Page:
Deltamethrin-impregnated bednets reduce human landing rates of sandfly vector Lutzomyia longipalpis in Amazon households
Courtenay, O; Gillingwater, K; Gomes, PAF; Garcez, LM; Davies, CR; (2007) Deltamethrin-impregnated bednets reduce human landing rates of sandfly vector Lutzomyia longipalpis in Amazon households. Medical and veterinary entomology, 21 (2). pp. 168-176. ISSN 0269-283XFull text not available from this repository.
The entomological efficacy of using 25% deltamethrin EC insecticide-treated bednets (ITNs) was evaluated against the sandfly Lutzomyia longipalpis Lutz and Neiva (Diptera: Psychodidae), the principal vector of zoonotic visceral leishmaniasis (ZVL) in Latin America. A crossover field study in Amazon Brazil (Marajo Island, Para State) demonstrated that, compared with untreated nets, the insecticide increased the barrier effect of nets by 39% (95% confidence interval [CI] 34-44%), reduced human landing rates by 80% (95% CI 62-90%) and increased the 24-h mortality rate from 0% to 98% (95% CI 93-99%) inside ITNs. The presence of an ITN also reduced the human landing rate on unprotected persons outside the net in the same room by 56% (95% CI 52-59%), and increased 24-h mortality to 68% (95% CI 62-73%) compared to 0.4% (0.1-2.0%) in untreated houses. The reduction in human landing rates in ITN rooms was associated with a doubling in the proportion of sandflies alighting on walls compared with that in untreated rooms, which was attributed to insecticide-induced excito-repellency. There was no evidence that sandflies were diverted onto unprotected hosts. Human landing catches inside houses peaked between 19.00 hours and 23.00 hours and declined steadily to zero at 02.00 hours and thereafter. House-to-house questionnaires established that only 34% of households owned at least one net (median two, range 1-8), only 20% of the population slept under a net (33% of 0-5-year-old children), and the majority (73%) of the population slept in hammocks. Combined data pertaining to sleeping times for children and sandfly activity period indicate that > 50% of sandfly bites inside houses, and substantially more outside houses, were taken before a third of children were potentially protected by a net. This study demonstrates the clear entomological efficacy of ITNs against Lu. longipalpis in this endemic region. The effectiveness of ITNs at preventing ZVL infection and disease has still to be evaluated.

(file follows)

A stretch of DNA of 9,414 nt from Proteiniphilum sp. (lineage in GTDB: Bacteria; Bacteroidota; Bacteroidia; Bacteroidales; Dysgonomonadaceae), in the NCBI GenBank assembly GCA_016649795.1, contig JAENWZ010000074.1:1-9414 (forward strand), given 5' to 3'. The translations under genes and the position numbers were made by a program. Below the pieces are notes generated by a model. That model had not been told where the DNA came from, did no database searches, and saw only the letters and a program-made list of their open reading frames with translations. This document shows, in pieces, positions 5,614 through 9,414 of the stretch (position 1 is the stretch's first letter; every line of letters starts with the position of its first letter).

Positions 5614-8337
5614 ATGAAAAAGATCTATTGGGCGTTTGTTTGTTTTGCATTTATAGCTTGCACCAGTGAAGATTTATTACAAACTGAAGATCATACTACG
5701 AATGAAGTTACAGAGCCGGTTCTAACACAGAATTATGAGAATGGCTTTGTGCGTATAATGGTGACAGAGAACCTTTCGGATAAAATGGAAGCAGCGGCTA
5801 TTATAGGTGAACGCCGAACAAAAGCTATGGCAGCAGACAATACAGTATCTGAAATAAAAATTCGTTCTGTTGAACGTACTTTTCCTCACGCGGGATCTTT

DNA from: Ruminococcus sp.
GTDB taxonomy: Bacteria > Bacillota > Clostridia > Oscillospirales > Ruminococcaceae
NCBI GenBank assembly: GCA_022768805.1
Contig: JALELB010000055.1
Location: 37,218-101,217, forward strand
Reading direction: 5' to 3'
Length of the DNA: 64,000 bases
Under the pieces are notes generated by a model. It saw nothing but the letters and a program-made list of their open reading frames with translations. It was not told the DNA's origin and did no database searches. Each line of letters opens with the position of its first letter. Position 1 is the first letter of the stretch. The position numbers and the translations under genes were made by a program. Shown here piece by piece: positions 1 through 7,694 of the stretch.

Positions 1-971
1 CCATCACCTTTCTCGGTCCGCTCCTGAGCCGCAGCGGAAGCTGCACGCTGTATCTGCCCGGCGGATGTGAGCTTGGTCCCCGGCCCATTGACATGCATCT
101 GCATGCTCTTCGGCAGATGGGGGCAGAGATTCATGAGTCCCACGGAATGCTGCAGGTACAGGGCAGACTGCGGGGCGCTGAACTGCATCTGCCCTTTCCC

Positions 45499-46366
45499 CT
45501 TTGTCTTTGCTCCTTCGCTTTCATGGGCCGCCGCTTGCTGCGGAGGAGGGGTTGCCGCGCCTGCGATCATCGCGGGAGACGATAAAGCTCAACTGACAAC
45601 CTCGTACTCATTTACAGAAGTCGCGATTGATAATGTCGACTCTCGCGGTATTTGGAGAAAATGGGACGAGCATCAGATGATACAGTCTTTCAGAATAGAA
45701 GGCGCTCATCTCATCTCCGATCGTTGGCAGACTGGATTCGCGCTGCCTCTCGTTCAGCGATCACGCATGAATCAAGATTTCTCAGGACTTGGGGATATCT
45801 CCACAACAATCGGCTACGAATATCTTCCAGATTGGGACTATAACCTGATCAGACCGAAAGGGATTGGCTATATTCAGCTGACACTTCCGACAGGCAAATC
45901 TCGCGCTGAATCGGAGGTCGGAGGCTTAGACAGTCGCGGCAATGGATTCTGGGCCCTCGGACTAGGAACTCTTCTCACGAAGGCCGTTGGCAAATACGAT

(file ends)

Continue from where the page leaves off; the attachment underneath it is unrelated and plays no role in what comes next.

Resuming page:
|Keywords:||lutzomyia longipalpis, bednets, insecticide, ITNs, leishmaniasis, sandfly, vector control, Brazil, Insecticide-treated bednets, anopheles-gambiae complex, cluster, randomized trial, visceral leishmaniasis, cutaneous leishmaniasis, phlebotomine sandflies, mosquito nets, canine leishmaniasis, malaria, vectors, transmission|
|Faculty and Department:||Faculty of Infectious and Tropical Diseases > Dept of Disease Control|
|Web of Science ID:||247175100006|
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